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28 Sep, 2016 11:52

Archaeologists baffled as Roman coins discovered in ruins of Japanese castle

Archaeologists baffled as Roman coins discovered in ruins of Japanese castle

The first-ever discovery of ancient Roman artifacts in Japan has perplexed archaeologists who are searching for answers as to how the coins ended up on Okinawa Island.

Uruma city’s board of education announced the discovery beneath the ruins of Katsuren Castle this week saying the coins are believed to date back to the the third or fourth century, Asahi reports.

Archaeologists working on the site originally wondered if the coins were left there by tourists as a hoax but Toshio Tsukamoto, a researcher from the Gangoji Temple Cultural Properties Department, recognised the coins straight away.

"I'd come to analyze artifacts like Japanese samurai armor that had been found there when I spotted the coins," Tsukamoto, told CNN. "I'd been on excavation sites in Egypt and Italy and had seen a lot of Roman coins before, so I recognized them immediately."

The coins have eroded over time leaving the designs very difficult to decipher, however X-ray analysis revealed an image of Constantine I, who ruled Rome from 324 to 337 AD, and a soldier holding a spear.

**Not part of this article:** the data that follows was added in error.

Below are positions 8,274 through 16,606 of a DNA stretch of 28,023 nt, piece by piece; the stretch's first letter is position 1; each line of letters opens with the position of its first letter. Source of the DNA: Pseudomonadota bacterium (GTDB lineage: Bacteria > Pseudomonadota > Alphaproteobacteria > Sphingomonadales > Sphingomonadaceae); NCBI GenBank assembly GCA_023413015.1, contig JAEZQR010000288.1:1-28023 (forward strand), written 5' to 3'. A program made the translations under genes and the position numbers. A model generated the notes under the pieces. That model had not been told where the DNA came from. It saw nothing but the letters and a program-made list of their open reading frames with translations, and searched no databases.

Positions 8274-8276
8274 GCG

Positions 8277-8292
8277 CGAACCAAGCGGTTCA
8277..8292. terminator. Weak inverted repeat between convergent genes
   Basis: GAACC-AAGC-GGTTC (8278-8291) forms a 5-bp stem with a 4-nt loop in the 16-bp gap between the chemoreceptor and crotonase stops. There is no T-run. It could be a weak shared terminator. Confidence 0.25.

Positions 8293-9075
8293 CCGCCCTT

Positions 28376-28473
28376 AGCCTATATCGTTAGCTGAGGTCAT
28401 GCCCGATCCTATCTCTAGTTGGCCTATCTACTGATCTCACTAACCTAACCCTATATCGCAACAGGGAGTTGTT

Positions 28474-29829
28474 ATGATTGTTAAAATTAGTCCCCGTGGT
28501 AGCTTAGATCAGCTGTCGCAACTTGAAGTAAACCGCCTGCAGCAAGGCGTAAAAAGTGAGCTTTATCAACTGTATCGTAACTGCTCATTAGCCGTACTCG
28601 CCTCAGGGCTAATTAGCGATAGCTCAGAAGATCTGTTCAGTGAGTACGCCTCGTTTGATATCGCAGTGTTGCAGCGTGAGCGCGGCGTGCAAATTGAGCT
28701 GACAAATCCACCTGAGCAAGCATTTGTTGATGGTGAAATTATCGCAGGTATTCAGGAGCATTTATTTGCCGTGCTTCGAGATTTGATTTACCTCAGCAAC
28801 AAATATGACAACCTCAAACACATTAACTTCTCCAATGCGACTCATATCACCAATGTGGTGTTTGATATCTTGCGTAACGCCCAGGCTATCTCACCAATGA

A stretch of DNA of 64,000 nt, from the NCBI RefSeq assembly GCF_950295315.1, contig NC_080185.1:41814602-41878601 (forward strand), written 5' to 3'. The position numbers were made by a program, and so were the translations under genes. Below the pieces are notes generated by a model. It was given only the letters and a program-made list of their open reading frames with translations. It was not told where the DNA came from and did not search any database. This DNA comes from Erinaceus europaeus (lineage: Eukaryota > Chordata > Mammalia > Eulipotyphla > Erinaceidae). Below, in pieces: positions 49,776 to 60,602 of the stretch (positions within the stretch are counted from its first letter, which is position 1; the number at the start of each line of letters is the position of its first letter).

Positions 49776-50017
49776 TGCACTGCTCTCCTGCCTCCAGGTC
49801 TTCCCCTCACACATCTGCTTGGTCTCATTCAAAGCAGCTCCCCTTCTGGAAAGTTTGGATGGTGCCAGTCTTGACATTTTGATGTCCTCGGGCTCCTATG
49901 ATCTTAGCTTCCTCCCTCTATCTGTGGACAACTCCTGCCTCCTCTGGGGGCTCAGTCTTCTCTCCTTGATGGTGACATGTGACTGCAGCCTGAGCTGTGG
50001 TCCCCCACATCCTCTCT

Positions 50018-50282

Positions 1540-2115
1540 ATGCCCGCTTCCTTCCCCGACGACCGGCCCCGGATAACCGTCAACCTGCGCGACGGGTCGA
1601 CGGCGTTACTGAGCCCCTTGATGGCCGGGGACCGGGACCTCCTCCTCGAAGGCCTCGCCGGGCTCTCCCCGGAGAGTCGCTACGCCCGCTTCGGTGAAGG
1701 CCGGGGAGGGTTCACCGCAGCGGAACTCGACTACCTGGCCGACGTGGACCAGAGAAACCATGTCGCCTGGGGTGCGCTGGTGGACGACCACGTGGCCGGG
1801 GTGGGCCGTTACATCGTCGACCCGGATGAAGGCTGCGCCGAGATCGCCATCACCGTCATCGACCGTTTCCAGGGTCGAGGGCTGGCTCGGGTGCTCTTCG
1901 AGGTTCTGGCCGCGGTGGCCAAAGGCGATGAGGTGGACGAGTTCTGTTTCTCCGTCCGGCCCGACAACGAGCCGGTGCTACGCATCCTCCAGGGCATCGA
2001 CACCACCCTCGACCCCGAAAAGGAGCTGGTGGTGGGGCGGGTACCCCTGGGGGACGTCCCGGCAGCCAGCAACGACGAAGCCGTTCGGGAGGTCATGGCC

The age of the artifacts only deepens the mystery as the construction of Katsuren Castle, a UNESCO World Heritage site, didn’t get underway until the 13th century.

Further excavations on the site uncovered six other coins which date back to the Ottoman Empire in the late 17th century.

READ MORE: Mussolini's hidden fascist message to future generations under Rome obelisk revealed

Okinawa had a thriving trade with southeast Asia and China between the 14th and 16th centuries and Katsuren Castle was an important center of commerce during that time. The Uruma Board of Education described the coins as “precious historical material suggesting a link between Okinawa and the Western world,”The Japan Timesreports.

"It is a strange and interesting find. We don't think that there is a direct link between the Roman empire and Katsuren castle, but the discovery confirms how this region had trade relations with the rest of Asia," a spokesperson from the board of education said to CNN.